Internet Security Savvy is Critical as Egyptian Government Blocks Websites, Arrests Activists in Response to Continued Protest

As we’ve seen in Iran and Tunisia, social networking tools have given activists in authoritarian regimes a powerful voice, which can be heard well beyond their own country. But the use of social networking tools has also given their governments ways to identify and retaliate against them. This week we are watching the same dynamic play out in Egypt. This is why it is critical that all activists — in Egypt and elsewhere — take precautions to protect their anonymity and freedom of expression. The protests in Egypt this week also highlight another important point: authoritarian governments can block access to social media websites, but determined, tech-savvy activists are likely to find ways to circumvent censorship to communicate with the rest of the world.In an attempt to clamp down on Egyptian protesters, Egyptian President Hosni Mubarak’s government is intermittently blocking websites and arresting bloggers, journalists, and dissidents. Like the Tunisians, Egyptian protesters have made heavy use of social media websites to share information about the protests with the outside world and with each other. In spite of the Egyptian government’s blocking of Twitter, tweets from the Egyptian protests in Suez and Cairo provided up-to-the-minute reports about protest activity, the movements of police, deaths and injuries, links to photos on Twitpic, and videos on YouTube. Cooperation amongst protesting citizens has kept communications resilient so far. When protestors in Cario’s Tahir Square experienced an outage in cell phone data service, nearby residents reportedly opened their home Wi-Fii networks to allow protesters to get online. see:CDT Statement on Egypt Shutting Down Internet Access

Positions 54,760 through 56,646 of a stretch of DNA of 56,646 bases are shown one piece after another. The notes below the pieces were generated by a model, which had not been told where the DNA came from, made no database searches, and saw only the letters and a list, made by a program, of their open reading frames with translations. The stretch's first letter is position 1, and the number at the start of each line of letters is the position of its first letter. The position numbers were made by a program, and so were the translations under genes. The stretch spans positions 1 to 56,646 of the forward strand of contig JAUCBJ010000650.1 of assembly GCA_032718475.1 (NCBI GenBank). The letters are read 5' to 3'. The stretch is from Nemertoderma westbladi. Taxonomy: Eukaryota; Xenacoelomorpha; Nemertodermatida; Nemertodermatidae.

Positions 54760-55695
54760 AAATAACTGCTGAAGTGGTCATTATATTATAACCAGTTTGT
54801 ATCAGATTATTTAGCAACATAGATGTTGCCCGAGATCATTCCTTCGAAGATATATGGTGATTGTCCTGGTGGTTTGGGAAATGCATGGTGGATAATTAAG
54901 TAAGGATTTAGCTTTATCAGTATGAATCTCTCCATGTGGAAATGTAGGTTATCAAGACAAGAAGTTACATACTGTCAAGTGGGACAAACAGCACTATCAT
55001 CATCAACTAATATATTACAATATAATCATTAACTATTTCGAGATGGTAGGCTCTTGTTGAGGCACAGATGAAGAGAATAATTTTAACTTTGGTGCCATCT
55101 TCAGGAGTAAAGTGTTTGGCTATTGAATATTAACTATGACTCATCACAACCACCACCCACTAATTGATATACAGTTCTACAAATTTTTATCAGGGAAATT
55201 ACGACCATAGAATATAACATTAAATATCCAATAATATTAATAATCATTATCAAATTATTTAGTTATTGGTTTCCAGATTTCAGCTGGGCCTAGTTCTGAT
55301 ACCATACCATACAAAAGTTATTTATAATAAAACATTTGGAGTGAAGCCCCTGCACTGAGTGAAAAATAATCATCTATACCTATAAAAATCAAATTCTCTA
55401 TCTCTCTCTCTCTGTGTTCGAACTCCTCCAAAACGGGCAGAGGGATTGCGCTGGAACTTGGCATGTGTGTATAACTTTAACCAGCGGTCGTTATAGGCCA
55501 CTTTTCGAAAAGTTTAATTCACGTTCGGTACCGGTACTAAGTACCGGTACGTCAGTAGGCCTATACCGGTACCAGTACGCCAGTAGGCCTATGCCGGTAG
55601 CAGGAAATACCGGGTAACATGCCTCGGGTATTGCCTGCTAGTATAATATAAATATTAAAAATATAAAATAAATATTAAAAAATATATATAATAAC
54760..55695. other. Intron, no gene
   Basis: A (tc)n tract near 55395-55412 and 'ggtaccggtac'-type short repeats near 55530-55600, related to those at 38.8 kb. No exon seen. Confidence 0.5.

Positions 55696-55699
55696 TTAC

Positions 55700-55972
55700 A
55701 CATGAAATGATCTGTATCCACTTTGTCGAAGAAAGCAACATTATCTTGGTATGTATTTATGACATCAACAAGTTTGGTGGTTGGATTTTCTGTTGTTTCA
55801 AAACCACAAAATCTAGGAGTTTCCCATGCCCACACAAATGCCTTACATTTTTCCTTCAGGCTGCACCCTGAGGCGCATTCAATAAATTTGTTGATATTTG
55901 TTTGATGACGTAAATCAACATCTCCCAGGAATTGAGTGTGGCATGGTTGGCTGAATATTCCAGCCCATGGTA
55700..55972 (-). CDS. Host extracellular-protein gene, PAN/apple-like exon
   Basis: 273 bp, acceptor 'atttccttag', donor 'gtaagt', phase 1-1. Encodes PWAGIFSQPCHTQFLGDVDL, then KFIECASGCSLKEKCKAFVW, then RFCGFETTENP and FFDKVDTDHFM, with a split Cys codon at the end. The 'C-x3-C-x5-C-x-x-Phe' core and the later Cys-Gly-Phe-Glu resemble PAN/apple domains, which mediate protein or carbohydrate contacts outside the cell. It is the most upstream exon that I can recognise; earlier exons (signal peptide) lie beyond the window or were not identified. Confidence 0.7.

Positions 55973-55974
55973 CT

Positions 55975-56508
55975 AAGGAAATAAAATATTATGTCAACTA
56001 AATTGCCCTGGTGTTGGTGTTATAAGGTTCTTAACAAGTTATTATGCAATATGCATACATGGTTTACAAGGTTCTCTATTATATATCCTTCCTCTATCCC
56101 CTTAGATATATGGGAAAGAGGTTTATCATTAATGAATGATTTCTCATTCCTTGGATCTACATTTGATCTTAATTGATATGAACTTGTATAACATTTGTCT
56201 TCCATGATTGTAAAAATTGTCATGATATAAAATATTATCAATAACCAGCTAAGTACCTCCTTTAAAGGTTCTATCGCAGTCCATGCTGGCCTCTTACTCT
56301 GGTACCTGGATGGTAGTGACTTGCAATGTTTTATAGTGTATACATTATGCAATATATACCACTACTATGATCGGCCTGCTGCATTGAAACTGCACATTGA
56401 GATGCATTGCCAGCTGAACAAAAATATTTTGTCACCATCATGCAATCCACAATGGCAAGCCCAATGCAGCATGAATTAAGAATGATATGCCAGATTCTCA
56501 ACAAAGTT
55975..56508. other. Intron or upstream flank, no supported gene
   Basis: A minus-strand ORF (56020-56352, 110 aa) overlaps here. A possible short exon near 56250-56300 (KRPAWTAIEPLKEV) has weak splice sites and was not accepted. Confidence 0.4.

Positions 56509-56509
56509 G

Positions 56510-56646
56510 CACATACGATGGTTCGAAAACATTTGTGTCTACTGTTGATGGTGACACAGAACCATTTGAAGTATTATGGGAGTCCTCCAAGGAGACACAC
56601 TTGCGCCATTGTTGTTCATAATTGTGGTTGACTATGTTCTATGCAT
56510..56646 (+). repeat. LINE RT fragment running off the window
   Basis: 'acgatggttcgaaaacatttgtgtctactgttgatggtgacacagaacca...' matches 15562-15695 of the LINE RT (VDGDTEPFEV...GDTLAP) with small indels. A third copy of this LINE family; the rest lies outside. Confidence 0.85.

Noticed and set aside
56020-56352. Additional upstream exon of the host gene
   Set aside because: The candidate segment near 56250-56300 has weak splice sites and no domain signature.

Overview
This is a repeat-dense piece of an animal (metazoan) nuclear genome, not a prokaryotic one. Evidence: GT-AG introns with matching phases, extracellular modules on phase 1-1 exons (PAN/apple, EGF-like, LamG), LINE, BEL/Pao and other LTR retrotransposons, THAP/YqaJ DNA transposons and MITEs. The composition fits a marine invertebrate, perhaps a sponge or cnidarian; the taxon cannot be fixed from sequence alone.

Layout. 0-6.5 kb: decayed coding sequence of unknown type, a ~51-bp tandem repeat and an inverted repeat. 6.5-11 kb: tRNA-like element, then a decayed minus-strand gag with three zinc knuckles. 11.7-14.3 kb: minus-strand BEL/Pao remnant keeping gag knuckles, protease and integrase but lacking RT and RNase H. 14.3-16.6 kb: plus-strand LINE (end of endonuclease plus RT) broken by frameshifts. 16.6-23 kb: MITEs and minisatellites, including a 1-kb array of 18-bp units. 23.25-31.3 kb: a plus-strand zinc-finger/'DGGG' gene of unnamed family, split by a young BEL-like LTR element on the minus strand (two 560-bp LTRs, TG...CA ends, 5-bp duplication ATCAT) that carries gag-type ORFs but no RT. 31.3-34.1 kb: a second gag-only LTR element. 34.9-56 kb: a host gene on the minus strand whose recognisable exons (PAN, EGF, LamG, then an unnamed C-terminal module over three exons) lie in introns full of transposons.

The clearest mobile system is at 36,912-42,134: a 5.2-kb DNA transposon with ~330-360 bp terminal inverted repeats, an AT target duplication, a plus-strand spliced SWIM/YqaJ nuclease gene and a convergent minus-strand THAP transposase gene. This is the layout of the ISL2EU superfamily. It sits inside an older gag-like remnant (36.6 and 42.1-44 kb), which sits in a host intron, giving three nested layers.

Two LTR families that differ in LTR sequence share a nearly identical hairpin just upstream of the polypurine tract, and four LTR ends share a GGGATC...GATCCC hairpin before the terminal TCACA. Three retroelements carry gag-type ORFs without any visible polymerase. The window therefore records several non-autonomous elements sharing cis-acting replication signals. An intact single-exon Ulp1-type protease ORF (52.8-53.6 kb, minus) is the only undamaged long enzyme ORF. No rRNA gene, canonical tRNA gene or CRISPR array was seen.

Today, the Center for Democracy & Technology released the following statement in response to the news that Egypt had cut Internet access and mobile services throughout the country: shuts off the Internet – Sen. Lieberman take note by Milton Mueller
By now almost everyone connected to the Internet knows that Egypt has literally cut off the entire country from Internet access and mobile telecommunication. Aside from joy at the contagious challenge to dictators we see unfolding in the region, and concern about the safety of the people there, we have two immediate observations.First, Tunisia and now Egypt stand as powerful checks on the increasingly popular view that transnational connections and Internet freedom, or freedom of communications generally, make no difference in the struggle against authoritarianism.

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